CSE 544
Homework 1
Due Wednesday, April 14

The purpose of this assignment is to become familiar with SQL and relational databases.

Tools for the assignment

For this assignment, you will need the database we have created. This database is available in MS Access form at http://www.cs.washington.edu/education/courses/544/CurrentQtr/homeworks/hw1.mdb

To use the database, we recommend either InterDev or MS Access, both of which should be installed by default on any NT machine. InterDev will be under Visual Studio, and Access will be under MS Office. InterDev offers better visualizations and is closer to standard SQL, but itís a little more complicated. If you can't get InterDev to work, Access should be fine. For both, you should be warned that you may not be able to do some more complicated SQL things.

For those of you running Linux, this assignment should not take long, so you're probably better off either running hydra or going to a lab, but you're welcome to try any Linux database out there. We have not tried any, but you can get a DB2 beta version for Linux at http://www.software.ibm.com/data/db2/linux. You can get a comma delimited version at http://www.cs.washington.edu/education/courses/544/homeworks/CurrentQtr/hw1.tar.gz to use with it

Using InterDev

Start up InterDev, and choose a new Database Project (under the "Visual Studio" option). Click "Okay". It will then ask what kind of Data Source you want to use. Click the "File Data Source" tab (since you'll be using a local file rather than a database running on another machine), and select "MS Access 97 Database (not shareable).dsn" Click okay, and then find the database in the dialog box.

The main InterDev window will have a number of windows, including one that says "Data View" (if you accidentally lose this window, you can bring it back by going to the "View" menu and selecting "Other Windows à Data View"), where youíll see your project name, and a list of tables. Double click on one of the tables (you will not be able to use the Query toolbar unless one of the tables is selected), and then pull up the "Query Toolbar" by going to the "View" menu and selecting "Toolbars à Query". If it has a check next to it, itís already been pulled up. It may be at the far right of your screen; it looks like this:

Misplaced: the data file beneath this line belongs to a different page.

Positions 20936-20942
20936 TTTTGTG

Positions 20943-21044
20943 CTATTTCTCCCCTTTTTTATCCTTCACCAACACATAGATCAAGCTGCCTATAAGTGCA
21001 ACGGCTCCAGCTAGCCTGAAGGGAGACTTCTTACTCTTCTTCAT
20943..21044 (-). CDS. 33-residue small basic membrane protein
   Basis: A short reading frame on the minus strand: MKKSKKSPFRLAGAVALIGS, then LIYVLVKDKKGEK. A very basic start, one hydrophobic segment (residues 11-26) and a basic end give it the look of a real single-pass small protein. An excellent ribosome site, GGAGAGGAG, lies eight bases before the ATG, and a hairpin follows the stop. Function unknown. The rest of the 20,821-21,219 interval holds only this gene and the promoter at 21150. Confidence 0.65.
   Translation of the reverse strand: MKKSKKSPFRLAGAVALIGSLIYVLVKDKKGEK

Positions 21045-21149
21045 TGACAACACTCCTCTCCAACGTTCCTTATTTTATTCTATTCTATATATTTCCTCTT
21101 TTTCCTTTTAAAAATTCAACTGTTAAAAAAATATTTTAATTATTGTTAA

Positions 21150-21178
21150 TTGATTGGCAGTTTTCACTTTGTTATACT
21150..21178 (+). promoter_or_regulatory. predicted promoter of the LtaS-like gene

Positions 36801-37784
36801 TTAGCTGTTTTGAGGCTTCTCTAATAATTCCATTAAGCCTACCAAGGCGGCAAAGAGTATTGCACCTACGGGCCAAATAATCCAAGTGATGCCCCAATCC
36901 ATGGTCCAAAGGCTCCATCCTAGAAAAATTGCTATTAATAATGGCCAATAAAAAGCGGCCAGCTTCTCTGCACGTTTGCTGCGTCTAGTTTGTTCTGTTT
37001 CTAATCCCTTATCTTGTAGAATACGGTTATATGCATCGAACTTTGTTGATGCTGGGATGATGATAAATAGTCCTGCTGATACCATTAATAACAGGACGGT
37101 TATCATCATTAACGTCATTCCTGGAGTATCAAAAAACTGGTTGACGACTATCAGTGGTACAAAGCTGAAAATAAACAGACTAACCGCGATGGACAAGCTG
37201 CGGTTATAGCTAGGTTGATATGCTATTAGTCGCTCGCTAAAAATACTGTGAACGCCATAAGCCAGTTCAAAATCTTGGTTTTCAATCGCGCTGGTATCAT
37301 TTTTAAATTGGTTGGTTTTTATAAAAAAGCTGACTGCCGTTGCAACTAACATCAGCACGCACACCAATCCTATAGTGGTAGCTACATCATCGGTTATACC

Click on the SQL box, and it will pull up a box for you to enter your SQL query. To execute the query, click on the "!" button. The other views may be helpful to figuring out what is going on, particularly the "Diagram Pane" button.

To make a view, create a query that creates the view in normal SQL syntax

Using Access

To use Access, start it up, and select "Open an Existing Database". Find the hw1.mdb where ever you have stored it, and click on it and "ok".

This will bring up a window which will have "hw1: Database" at the top. In it there are tables, queries (or views) and other things. To create a new query, click on the "queries" tab, then create a "new" query. Request the "Design View" which will pop up a prompt for which table you want to use. Add them as desired (you can add more later), and then click close. You should now be looking at a window that says "Query1: Select Query" or something like that.

You should do most of your query designing in SQL, but feel free to play with the other views. To change to SQL, right click in the window and choose "SQL view". Type in your query, and click on the "!" at the top of the screen to run the query.

You will now see a window with the answers to the query. To go back to designing the query, right click and choose "SQL view" again.

To save the query (Accessí way of creating a view), try to close it, and when it asks if you want to save it, say yes.

Caveats about Access

Additional assignment information

The Schema

Our database is filled with data about the graduate students and professors of the department (if you donít see yourself there, consider if you were prompt in entering yourself in the Whoís Who database). There are four relations, "Advise", "Faculty", "Offices" and "WhosWho", with the following attributes:



Offices: (of graduate students)

WhosWho: (of graduate students)

Answer the following questions. For each answer, provide the answers, the SQL query you used, and any assumptions you made. Please note that your query must answer the question exactly. If the answer asks for a count of something, return that count, etc; we do not want duplicates in the answers. If you create a view, please include the view definition in your answer. The questions are (roughly) in order from least to most difficult.

  1. What areas are our faculty interested in?(we are looking for the set of everyone's interests)
  2. How many students are in the WhosWho relation?
  3. How many students in the WhosWho relation went to Duke University?
  4. Whatís the userid of the student has been here the longest, and when did he enter?
  5. Which universities does the department have more than two students from, and how many are from each?
  6. How many different schools do we have graduate students from?
  7. Which students in the same office came from the same undergraduate school?

    It's okay to have just pairs of the students; just don't list the pairs more than once. For example, if abc, def, and ghi all went to the same undergraduate school in were in the same office, your answer would look something like:
    abc def
    abc ghi
    def ghi
    But you wouldn't have both "ghi abc" and "abc ghi".

  8. Which school has the most students from it?
  9. What are the userids of students who entered before 1993 and are not advised by someone interested in OS
  10. What is an interesting result (not listed) involving at least one join?